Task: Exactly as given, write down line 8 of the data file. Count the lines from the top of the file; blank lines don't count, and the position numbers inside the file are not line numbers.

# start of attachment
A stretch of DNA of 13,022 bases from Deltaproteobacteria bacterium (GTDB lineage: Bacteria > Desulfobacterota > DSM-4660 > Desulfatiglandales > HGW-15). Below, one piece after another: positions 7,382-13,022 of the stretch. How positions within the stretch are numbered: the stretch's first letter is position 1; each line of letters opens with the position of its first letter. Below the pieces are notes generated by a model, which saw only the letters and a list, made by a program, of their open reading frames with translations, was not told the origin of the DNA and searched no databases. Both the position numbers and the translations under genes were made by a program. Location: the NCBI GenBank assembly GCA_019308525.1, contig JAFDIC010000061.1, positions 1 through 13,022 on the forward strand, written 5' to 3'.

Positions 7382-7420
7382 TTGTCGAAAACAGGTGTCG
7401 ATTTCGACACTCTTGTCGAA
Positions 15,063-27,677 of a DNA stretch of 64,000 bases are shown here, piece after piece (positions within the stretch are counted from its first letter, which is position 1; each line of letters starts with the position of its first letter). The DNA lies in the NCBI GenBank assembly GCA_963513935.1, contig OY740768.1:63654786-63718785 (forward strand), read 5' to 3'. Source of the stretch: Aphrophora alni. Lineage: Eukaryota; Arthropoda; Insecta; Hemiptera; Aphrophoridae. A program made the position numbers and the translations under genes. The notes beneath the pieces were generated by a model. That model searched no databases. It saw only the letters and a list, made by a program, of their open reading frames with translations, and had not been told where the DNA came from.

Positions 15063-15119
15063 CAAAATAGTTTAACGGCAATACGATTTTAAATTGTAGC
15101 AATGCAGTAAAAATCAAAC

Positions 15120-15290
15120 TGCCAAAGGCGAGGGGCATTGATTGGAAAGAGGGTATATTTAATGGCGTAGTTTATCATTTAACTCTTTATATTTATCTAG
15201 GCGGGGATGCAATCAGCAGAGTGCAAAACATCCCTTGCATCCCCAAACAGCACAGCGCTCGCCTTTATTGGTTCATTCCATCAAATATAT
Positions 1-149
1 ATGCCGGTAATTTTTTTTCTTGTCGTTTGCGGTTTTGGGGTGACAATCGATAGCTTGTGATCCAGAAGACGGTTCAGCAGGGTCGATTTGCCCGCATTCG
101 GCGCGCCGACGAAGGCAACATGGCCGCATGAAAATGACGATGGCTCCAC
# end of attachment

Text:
15101 AATGCAGTAAAAATCAAAC